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Thread: what are you reading now?

  1. #1801
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    Quote Originally Posted by IdleRich View Post
    Well, maybe you'll be saying that about Will Self one day. Maybe. Probably not. But maybe.
    I must be fair - I read this today and found it pretty funny. http://www.theguardian.com/books/201...kermode-review

  2. #1802

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    been reading poe recently.

    but mostly theory. had to write loads too, about psychopathy.

  3. #1803
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    Quote Originally Posted by droid View Post
    Reading this at the mo.



    Historical drama/wendigo horror with a touch of the mountains of madness about it. AMC are making into a TV show apparently.
    How did you do with this one, droid? I like the premise, but I don't know Simmons and the NY Times review initially put me off ("when a writer as canny as Dan Simmons can talk himself into something as foolhardy as The Terror, you know there’s a kind of insanity loose in the world of publishing"). Reading "Wendigo" at the moment.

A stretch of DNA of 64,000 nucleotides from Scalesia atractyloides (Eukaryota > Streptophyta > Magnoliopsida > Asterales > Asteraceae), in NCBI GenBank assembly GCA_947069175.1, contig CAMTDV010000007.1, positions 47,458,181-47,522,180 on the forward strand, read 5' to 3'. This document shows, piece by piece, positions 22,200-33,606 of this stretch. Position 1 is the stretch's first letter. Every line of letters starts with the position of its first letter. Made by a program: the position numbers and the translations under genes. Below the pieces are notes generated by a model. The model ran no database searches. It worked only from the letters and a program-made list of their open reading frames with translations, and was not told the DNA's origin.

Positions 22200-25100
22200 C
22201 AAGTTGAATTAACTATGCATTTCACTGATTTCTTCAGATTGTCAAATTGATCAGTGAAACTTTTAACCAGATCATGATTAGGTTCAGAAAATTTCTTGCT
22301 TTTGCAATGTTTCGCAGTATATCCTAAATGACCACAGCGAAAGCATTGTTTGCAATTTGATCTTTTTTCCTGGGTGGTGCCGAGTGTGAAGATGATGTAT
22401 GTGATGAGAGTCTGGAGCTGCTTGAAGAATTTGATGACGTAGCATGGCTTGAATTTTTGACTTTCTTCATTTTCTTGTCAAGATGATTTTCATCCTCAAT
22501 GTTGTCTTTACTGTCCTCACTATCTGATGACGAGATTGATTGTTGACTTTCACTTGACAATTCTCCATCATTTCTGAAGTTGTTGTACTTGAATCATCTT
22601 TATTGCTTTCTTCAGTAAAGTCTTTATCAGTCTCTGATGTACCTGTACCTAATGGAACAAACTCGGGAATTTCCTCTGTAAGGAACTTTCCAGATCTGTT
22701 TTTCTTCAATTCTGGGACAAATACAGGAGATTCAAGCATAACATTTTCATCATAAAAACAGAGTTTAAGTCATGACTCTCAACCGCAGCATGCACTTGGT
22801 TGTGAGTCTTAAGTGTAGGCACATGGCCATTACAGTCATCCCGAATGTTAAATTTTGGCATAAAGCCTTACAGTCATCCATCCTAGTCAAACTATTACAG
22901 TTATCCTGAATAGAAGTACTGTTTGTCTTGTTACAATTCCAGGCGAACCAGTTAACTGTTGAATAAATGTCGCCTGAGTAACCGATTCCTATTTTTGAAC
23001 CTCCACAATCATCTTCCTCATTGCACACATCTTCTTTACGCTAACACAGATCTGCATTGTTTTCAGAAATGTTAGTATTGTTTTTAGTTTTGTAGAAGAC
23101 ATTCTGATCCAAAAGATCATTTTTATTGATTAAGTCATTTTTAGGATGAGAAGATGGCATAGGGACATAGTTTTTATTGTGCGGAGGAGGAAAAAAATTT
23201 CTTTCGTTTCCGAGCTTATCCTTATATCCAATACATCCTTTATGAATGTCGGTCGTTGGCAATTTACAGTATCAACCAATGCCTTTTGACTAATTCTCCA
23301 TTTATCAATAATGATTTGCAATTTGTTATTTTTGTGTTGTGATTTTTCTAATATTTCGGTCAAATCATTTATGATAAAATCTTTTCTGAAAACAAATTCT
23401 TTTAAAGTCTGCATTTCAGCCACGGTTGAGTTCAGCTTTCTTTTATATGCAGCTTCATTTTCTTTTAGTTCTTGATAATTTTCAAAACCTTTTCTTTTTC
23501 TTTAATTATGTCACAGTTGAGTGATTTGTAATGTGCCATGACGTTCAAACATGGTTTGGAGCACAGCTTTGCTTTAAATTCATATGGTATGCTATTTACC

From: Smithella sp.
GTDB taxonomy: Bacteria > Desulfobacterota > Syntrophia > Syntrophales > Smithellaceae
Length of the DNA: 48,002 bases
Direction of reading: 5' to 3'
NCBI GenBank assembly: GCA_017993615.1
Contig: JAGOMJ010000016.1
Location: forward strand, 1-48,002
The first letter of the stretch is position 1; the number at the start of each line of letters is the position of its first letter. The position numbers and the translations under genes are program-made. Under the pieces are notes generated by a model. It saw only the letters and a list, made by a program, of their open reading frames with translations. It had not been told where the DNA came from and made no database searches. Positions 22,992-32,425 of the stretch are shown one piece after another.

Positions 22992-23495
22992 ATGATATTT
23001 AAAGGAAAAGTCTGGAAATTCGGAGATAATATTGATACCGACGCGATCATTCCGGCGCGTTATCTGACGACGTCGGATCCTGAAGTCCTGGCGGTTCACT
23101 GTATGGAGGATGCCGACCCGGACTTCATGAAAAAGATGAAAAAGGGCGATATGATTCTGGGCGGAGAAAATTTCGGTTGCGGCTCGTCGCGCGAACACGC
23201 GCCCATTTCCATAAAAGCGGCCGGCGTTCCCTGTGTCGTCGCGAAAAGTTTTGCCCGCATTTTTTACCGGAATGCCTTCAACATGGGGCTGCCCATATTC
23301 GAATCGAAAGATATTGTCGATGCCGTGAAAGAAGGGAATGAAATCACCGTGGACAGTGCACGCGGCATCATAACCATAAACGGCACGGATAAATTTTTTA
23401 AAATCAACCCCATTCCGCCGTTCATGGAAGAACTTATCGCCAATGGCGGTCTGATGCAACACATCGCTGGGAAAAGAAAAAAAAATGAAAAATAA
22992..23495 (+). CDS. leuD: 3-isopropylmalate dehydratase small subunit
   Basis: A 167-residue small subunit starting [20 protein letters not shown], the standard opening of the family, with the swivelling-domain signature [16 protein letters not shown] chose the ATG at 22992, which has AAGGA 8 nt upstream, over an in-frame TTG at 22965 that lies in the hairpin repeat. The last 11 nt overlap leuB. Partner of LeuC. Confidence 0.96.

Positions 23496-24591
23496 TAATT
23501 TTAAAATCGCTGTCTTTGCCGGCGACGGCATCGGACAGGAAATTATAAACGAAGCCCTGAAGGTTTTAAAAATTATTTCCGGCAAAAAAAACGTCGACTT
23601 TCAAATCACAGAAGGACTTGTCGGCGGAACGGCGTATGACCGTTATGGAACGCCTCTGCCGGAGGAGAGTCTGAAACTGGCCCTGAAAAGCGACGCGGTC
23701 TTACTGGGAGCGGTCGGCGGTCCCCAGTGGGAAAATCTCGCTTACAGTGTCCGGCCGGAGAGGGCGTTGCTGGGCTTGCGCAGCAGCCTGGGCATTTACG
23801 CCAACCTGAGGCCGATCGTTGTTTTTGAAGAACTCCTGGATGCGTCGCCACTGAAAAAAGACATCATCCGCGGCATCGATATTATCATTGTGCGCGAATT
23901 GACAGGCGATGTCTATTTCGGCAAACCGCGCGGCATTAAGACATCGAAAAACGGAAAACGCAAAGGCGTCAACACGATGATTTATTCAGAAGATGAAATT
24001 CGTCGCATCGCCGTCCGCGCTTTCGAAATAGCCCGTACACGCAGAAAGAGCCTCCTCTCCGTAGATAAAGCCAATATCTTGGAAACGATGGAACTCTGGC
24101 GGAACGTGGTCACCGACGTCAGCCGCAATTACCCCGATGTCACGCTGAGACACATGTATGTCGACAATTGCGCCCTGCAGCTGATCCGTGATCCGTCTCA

BOOK: sound/bodies // paul.autonomic »» deeptime.net

  4. #1804
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    I must be fair - I read this today and found it pretty funny. http://www.theguardian.com/books/201...kermode-review
    "In my working lifetime I've already seen the status accorded to book and film reviews undergo a tremendous decline – not, I hasten to add, because there aren't good reviews being written (this one is especially good), but because the media they are reviewing and the medium by which they themselves are delivered are both in a state of flux."
    Ha.

  5. #1805
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    Quote Originally Posted by nomos View Post
    How did you do with this one, droid? I like the premise, but I don't know Simmons and the NY Times review initially put me off ("when a writer as canny as Dan Simmons can talk himself into something as foolhardy as The Terror, you know there’s a kind of insanity loose in the world of publishing"). Reading "Wendigo" at the moment.
    I like insanely detailed historical drama and tales of misery, and I thought of all Simmon's stuff in this area, this is by far the most successful. The narrative is strong, the characters sympathetic and the supernatural element is nicely underplayed. I think the NYT review is off the mark for this, though similar reviews are more or less OTM for 'Drood' and 'Abominable'.